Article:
There’s a desperate need for clean water in Flint, Michigan, and some Virginia churches want you to help out.
The Fresh Water For Flint campaign is underway, and is in need of donations of bottled water. It's a ministry of the Baptist General Convention of Virginia.
Donations will be accepted through March 1, and there are three collection sites in Richmond. Gallon containers of water are requested, but all sizes of bottled water will be accepted.
The Michigan city’s municipal water supply is contaminated with lead and other substances, and there’s no easy fix. Virginia Tech researchers have helped in identifying the problem and have been asked by the community to further monitor the water. Lead contamination puts children at risk. Small amounts in the blood may lead to lower IQ and attention deficiencies, according to the Centers for Disease Control and Prevention.
“It just tugs at our hearts, and we realize it’s a long-term need,” says Elisha Burke, an organizer of the drive. Burke notes that the drive is a natural for the convention and its Social Concerns Commission and Health Ministry.
You can bring donations to the following locations:
- Fourth Baptist Church, 2800 P St., from 10 a.m. to 4 p.m. Monday to Thursday
- First African Baptist Church, 2700 Hanes Ave., from 10 a.m. to 4 p.m. Monday to Thursday
- Fifth Baptist Church, 1415 W. Cary St., from 9 a.m. to 6 p.m. Monday to Thursday
Financial donations also will be accepted.
“As compassionate citizens, we have a great opportunity to assist families in need of help by coming together in this effort,” says Emory Berry Jr., pastor of Fourth Baptist and co-chair of the commission, in a news release. “We realize that none of us are immune to misfortune and it is our responsibility to help where we can.”
The water will be trucked to Flint and distributed through the Hand of God Ministries there. A second drive may follow, says Burke, director of Health, Wellness, Men & Social Justice for the convention.
The Baptist General Convention includes more than 900 congregations and 29 associations in its membership. For additional information, call Burke at 228-2431, or Berry at 644-1013.
Have a Heart
The American Heart Association’s annual Richmond Go Red Luncheon is set for Friday, Feb. 26, at The Jefferson Hotel, 101 W. Franklin St.
The event will feature a silent auction and a “What’s in Her Bag” purse auction, from 10:30 a.m. to noon, with a heart-healthy luncheon from noon to 1:30 p.m. Tickets are $150. Call Lauren Schingh at 965-6522, or email Lauren.Schingh@heart.org.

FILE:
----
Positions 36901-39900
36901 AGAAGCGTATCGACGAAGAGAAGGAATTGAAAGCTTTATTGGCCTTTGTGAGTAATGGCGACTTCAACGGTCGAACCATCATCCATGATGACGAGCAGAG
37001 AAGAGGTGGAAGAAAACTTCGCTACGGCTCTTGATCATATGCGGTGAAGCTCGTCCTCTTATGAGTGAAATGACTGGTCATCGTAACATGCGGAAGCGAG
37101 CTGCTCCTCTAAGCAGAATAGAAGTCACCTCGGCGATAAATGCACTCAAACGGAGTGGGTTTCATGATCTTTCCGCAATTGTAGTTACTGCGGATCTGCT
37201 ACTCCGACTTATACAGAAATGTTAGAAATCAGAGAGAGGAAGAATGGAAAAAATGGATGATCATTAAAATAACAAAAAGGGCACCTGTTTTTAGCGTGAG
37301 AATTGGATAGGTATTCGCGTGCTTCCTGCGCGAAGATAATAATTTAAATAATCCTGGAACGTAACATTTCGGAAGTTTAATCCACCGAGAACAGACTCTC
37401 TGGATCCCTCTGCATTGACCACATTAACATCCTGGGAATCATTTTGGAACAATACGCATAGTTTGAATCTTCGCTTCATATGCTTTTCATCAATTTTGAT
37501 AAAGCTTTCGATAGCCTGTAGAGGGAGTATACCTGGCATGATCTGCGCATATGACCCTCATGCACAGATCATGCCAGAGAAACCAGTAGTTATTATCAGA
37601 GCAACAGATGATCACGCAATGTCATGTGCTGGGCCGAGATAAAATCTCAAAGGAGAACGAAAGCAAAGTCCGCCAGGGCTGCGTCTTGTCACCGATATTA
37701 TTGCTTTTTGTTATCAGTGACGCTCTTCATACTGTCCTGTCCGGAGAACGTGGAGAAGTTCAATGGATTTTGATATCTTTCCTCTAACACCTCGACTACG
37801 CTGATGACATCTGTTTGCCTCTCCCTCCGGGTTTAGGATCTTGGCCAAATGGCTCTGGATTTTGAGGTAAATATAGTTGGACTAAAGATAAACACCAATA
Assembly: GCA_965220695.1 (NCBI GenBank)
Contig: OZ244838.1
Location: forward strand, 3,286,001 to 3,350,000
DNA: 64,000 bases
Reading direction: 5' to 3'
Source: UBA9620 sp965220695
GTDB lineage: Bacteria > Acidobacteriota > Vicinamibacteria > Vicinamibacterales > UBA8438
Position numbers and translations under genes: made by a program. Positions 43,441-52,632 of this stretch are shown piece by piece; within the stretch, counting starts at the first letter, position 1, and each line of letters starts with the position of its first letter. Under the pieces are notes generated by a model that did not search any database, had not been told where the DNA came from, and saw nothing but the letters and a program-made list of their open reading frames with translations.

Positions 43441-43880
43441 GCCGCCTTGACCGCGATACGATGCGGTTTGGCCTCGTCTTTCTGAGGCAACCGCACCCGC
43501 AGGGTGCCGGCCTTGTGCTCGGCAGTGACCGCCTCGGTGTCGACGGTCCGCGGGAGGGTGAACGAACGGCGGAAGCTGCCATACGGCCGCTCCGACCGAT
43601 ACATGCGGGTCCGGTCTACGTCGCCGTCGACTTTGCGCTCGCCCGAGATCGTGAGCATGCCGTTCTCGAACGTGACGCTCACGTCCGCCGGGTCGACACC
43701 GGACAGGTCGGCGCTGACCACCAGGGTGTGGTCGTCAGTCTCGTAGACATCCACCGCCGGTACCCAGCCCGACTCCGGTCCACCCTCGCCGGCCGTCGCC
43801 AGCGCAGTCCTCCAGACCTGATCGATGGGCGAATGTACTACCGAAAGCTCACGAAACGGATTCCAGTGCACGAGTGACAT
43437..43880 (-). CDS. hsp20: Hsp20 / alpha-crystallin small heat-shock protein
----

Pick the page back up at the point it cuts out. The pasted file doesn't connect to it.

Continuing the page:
How’s your heart health? You can take a free risk assessment online, courtesy of Bon Secours.
The assessment will take about seven minutes to complete and you’ll get a confidential snapshot of where you stand, heart-wise.
More Virginians signed up for health insurance through the federal marketplace than expected.
There were 421,900 state residents enrolled through the program, about 5 percent more than the 400,000 projected to participate, according to information released Feb. 11 by the office of Gov. Terry McAuliffe. Nationally, enrollment increased by 4 million from the inaugural year for the program, to about 12.7 million people.
The enrollment period ended Jan. 31.
Top Docs Count Underway
The votes are in, and we’re busily tabulating results in our annual Top Doctors survey.
There were 708 participants in the online vote this year. They were tasked with identifying the best of their peers in 89 medical specialties and fields. Winners will be announced in our April issue.
Participants also helped us identify some Richmond health care professionals worthy of special recognition, shared story ideas and cited concerns and issues that hinder their work. Thanks for the input: Expect some stories and profiles in the coming months based on your ideas and concerns.
This year’s special honors go to a doctor and a nurse with the best bedside manner, a hospital volunteer, a gift shop worker, a medical social worker, a chaplain and a dedicated billing department worker. We’ll publish the profiles in April.
We don’t want to make the survey unwieldy, but we wish there was a way to honor more people for their good work, people like Roxie White, a medical assistant at Virginia Women’s Center. Here’s what one doctor had to say about her:
“She is unfailingly polite, she is professional and empathetic. She makes patients … feel welcome and comfortable. (W)hile a visit to the GYN is no one’s favorite place, her warm, gracious bedside manner makes even the most nervous person feel at ease … She remembers patients’ names (and) names of their children. She is missed when she is not here. Patients ask in horror if she has retired or relocated. She is simply the best.”
White, who has worked with Virginia Women’s Center since 1999, said Thursday that patients are always her priority. The Chesterfield County resident says she focuses on getting to know the patients and listening to them, helping them to relax.
“It just goes better when they’re comfortable,” she says. “It makes it more relaxing, because they are already tense and nervous.”